Swipe to advance
Family With Pomeranian Dog
5 / 18

Attention Hogs and Homebodies

You've got a lot of love and affection to give. If you want a pup that thrives on human companionship, think Pomeranian, Chinese crested, French bulldog, or toy poodle. For a dog that loves your attention and is a good watchdog too, one who’ll bark when strangers are near, your ideal canine mate may be a beagle, bloodhound, or American cocker spaniel.

Swipe to advance
King Charles Spaniel Puppy
6 / 18

Pups for Apartment Dwellers

If you live in an apartment, you're probably looking for a dog that doesn't tend to bark without reason, and who also needs only the moderate exercise a short walk around town gives. In that case think English toy spaniels, Bedlington terriers, or Cavalier King Charles spaniels. A short walk or a good bout of indoor play is all a Havanese, affenpinscher, or Chihuahua needs too, though these dogs may tend to be more vocal.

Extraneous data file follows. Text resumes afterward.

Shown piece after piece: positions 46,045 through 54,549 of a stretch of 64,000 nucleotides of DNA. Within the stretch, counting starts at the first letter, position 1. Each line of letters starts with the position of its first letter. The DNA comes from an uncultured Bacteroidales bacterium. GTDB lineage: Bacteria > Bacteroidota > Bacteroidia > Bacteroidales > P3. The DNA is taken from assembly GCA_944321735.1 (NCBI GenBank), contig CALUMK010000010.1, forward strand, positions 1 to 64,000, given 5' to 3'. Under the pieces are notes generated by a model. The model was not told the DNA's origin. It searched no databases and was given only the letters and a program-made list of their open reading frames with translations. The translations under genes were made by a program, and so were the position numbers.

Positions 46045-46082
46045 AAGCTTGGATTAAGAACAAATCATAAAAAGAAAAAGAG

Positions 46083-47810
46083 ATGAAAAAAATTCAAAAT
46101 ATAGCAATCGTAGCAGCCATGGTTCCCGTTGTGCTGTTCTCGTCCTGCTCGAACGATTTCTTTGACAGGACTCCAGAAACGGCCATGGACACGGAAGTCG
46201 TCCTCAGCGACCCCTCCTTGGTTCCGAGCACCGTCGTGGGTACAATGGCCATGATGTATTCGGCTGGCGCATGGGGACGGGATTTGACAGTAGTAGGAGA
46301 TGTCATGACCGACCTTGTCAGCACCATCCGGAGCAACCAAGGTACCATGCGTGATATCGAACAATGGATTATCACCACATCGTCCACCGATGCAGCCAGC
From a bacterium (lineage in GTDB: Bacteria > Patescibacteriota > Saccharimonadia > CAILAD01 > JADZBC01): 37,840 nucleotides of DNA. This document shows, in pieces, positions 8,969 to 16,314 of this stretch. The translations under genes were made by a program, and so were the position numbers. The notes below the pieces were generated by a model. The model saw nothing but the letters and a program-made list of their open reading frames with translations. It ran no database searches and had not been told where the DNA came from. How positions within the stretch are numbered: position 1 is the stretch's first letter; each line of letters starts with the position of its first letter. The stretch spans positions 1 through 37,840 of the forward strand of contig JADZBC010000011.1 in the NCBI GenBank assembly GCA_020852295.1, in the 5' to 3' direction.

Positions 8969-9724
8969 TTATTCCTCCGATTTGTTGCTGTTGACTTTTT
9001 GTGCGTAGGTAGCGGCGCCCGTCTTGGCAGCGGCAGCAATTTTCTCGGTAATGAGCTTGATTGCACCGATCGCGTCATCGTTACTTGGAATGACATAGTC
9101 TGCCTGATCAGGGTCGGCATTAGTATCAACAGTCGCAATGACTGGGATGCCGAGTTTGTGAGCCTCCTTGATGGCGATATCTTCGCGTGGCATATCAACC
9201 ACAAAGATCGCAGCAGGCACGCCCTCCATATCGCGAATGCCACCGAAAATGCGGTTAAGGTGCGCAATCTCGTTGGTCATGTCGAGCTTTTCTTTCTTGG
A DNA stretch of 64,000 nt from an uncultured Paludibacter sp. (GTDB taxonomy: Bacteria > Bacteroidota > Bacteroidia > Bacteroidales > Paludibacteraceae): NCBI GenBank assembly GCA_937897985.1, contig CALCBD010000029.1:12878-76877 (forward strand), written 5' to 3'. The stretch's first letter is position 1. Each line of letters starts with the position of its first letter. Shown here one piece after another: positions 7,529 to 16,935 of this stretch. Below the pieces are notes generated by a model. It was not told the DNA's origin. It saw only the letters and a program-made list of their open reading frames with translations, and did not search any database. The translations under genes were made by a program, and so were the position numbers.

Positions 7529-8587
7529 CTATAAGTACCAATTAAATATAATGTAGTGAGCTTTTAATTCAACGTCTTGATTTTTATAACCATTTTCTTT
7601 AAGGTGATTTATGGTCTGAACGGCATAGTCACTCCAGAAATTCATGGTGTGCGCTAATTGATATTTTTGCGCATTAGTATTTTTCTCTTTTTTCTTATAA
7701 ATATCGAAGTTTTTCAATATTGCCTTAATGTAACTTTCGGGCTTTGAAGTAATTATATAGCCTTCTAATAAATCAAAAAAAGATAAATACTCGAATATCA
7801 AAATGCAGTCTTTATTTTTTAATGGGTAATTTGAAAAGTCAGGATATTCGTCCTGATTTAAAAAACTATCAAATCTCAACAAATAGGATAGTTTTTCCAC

Swipe to advance
Woman in Bed with Book and Greyhound Dog
7 / 18

What if You Have Sleep Problems?

If sleep problems keep you wide-eyed some nights, a quiet canine companion could be the dog for you. Basenjis are famously known to be non-barking (they make low crowing sounds), though they're very energetic dogs devoted to play. Other breeds known to have a quiet temperament include greyhounds and English sheepdogs. You may want to steer clear of boxers and bulldogs, who tend to snore.

Swipe to advance
Boy With Toy Poodle
8 / 18

Dogs for Allergy Sufferers

Because all dogs have a protein in their saliva and dander (flakes of dead skin) to which some people may be allergic, there's no such thing as a hypoallergenic dog. Yet some dogs do produce less dander, while others shed less and so don't drop as much dander-laden fur around the house. A few dogs that allergy sufferers may consider include schnauzers, poodles, bichon frises, and Portuguese water dogs.